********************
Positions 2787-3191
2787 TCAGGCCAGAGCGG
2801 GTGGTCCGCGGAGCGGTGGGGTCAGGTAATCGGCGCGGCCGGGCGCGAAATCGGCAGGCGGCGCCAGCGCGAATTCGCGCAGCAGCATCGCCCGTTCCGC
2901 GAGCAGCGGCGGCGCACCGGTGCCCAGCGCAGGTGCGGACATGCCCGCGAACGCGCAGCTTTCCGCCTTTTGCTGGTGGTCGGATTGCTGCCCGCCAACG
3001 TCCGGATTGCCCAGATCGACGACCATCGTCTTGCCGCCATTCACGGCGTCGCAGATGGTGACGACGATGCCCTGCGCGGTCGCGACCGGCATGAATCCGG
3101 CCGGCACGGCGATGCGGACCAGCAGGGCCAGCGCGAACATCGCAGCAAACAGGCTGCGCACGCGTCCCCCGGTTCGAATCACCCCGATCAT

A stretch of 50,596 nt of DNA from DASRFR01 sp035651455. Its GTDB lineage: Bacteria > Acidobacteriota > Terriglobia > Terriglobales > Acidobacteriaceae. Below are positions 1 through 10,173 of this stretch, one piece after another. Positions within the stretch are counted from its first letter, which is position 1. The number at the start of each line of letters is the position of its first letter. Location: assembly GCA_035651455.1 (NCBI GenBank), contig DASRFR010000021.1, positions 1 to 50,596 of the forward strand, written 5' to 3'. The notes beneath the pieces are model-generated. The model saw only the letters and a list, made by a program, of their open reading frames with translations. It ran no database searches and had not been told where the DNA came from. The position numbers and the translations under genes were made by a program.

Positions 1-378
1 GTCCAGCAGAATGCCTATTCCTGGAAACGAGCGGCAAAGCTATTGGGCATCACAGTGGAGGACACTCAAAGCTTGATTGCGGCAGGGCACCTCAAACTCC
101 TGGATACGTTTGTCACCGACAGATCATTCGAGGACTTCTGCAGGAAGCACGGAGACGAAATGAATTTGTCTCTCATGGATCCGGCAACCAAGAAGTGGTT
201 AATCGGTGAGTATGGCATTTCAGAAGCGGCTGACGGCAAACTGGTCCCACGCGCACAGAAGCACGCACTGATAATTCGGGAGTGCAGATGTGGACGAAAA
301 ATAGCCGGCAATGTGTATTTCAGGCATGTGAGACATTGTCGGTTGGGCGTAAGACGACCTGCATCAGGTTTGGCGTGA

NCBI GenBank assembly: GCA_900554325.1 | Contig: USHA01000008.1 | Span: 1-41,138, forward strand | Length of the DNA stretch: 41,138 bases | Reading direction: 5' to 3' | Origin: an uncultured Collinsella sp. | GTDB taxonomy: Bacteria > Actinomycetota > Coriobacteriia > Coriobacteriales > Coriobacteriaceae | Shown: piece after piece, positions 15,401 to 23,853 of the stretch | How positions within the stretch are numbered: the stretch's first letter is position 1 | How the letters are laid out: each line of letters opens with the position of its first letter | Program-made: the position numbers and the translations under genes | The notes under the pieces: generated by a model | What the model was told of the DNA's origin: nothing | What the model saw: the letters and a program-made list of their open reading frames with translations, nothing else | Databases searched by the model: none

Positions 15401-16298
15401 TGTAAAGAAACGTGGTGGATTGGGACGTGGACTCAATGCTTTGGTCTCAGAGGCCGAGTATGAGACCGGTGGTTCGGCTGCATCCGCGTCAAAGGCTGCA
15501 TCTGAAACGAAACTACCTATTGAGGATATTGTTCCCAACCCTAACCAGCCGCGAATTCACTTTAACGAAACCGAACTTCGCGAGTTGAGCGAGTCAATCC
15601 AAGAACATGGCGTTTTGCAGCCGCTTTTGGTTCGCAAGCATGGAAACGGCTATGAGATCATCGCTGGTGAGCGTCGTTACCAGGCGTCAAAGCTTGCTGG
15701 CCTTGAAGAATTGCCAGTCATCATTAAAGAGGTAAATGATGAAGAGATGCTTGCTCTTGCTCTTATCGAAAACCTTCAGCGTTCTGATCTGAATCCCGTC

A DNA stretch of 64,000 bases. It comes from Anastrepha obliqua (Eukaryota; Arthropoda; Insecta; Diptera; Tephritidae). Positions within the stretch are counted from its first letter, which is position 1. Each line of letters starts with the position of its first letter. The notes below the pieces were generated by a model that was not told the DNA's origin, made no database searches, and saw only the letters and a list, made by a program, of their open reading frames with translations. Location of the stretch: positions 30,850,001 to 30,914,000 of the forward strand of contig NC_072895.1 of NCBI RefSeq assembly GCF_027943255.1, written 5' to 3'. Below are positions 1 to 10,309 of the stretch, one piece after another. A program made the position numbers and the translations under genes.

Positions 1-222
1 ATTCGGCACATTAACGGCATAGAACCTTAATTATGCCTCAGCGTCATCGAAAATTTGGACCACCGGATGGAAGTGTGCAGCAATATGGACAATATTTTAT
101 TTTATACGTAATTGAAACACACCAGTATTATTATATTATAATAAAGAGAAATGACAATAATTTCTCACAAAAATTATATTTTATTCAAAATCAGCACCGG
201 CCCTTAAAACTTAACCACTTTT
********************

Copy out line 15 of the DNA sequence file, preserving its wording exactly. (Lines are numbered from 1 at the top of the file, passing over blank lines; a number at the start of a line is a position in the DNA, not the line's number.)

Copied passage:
15401 TGTAAAGAAACGTGGTGGATTGGGACGTGGACTCAATGCTTTGGTCTCAGAGGCCGAGTATGAGACCGGTGGTTCGGCTGCATCCGCGTCAAAGGCTGCA